Meanwhile, the IDPs from eastern North Kivu supposedly must return home before the end of March 2014. Those who live west of the territory of North Kivu must return by the end of June, but in Masisi and Walikale there is total insecurity. “Very well, but where to go back to and for what? To be killed and assaulted again?”, Nathalie, a former primary school teacher asks me. "From January to today in June, what kind of food have we eaten in the camps? It is inhumane to let a crowd of thousands people without assistance”, she concludes. Nathalie tells us that her family members have not received any food in four months either.
IDPs cannot farm the lands around the camp because they are owned by locals who occasionally exploit them. There are often clashes between the IDPs and the local residents around Bulengo. There are cases of abusive exploitation by landowners using defenseless mothers to farm their land. “I received one kilogram of beans per week for ten hours per day tending to the crop for a local land owner.” Arinatwe, 16 claims. She is one of several young mothers in the camp; she fled Kanyarushina to Bulengo. Today, she brought her toddler who is obviously malnourished to the MSF nutrition Centre.
The official version is that there is no need of feeding IDPs in DRC anymore. They say that the aid system was demeaning and made IDPs dependent on assistance. While they may have a point, it will not help the Congolese IDPs who are hungry or risk their lives trying to feed their families.
The UN and aid agencies should start planning longer-term assistance, and donor governments should respond with the necessary funding. They should join their effort to support Doctors without Borders in providing the necessary services attached to their mandate such food, water supply, shelter distribution and hygienic installations.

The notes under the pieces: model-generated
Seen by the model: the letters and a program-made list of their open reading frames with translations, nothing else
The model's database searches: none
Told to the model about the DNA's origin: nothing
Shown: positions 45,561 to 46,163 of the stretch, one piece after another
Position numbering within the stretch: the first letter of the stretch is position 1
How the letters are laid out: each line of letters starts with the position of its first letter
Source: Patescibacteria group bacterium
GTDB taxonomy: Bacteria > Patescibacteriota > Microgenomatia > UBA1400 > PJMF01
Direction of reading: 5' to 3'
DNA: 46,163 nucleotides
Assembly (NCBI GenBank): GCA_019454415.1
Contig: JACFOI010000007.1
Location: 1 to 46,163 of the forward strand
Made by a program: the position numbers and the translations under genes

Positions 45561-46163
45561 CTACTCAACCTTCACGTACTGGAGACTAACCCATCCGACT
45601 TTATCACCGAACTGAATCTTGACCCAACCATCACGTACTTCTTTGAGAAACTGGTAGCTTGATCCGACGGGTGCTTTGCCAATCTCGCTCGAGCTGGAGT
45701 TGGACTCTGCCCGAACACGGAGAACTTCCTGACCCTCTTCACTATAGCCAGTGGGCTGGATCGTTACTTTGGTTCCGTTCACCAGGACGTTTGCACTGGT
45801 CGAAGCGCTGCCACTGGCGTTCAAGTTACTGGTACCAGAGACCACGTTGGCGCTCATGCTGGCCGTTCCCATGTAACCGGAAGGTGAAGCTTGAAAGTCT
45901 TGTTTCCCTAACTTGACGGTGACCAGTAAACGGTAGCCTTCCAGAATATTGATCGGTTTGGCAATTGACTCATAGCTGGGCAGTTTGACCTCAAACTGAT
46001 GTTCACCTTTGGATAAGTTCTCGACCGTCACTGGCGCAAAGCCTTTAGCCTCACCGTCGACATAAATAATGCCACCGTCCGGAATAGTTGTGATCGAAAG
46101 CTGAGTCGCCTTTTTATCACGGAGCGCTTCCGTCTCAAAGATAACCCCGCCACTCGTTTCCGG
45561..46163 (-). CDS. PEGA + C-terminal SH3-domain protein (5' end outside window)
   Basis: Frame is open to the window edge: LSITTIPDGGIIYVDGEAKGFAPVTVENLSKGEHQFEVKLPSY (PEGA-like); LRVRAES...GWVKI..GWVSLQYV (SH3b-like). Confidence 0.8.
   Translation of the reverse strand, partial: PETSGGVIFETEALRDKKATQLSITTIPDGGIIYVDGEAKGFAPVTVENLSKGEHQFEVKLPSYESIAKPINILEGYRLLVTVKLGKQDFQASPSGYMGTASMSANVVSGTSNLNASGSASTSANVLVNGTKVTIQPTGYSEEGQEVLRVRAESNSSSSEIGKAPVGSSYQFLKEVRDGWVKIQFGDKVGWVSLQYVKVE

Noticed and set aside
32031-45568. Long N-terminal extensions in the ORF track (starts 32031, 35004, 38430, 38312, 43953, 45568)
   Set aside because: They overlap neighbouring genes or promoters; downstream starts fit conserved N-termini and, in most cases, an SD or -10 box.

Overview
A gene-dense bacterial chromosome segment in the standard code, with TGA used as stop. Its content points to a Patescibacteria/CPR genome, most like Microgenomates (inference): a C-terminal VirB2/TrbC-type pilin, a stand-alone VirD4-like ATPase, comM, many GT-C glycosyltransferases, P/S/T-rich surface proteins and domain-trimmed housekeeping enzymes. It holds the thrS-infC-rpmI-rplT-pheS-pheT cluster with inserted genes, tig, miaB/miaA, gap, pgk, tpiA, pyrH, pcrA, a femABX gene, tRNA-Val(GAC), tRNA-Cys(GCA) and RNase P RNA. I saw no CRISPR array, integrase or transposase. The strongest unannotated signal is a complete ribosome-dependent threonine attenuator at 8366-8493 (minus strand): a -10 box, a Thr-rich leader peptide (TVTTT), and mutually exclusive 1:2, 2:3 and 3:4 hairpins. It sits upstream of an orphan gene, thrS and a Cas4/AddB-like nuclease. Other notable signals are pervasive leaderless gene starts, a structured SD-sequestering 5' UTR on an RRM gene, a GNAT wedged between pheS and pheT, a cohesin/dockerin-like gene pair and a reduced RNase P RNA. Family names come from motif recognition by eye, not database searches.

Left alone the dedicated staffs and volunteers of MSF have sometimes to work beyond their defined mandate therefore exhausting the already scarce resources to heal and bring about health recovery to a population already in disarray.
The women in Bulengo do not want to stay displaced endlessly. “There is no future here, we were better back home”, Natalie, the former teacher adds. “We had our homes and our land. I used to teach children, but there is no more school, not alone children, we are left only with armed bandits to terrorize us.”
I am amazed and I admire the courage of these women struggling as they can to continue to "survive." I wonder: how do they do? I try to understand but fail. IDPs camps offer no future. moreover they should not last forever, and yet these people continue to live there, with no security and not really knowing where to go. They even manage to smile back at us when we meet them.
As we leave Bulengo, I reflect on the challenge of the MSF staff at the clinic. They are at the frontline of hope, they treat the disabled, do a regular follow up of the AIDS patients, support psychologically the women in distress. They are a group dedicated to provide free health care to everyone. They are also exposed to insecurity because people's reactions are often unpredictable in the famished IDPs camps. There are no police or MONUSCO (United Nations Organization Stabilization Mission in the DR Congo) personnel to protect them. Obviously until violence stops in the North-Kivu province of DRC, humanitarian actors must help the IDPs to the fullest of their capacity and ability.
* Raïs Neza Boneza is an author and freelance journalist based in Trondheim, Norway. You can reach him at [email protected] www.raisnezaboneza.no This article was written as a part or supported by the project Glemte Kriser (‘Forgotten Crisis’) by MSF Norway.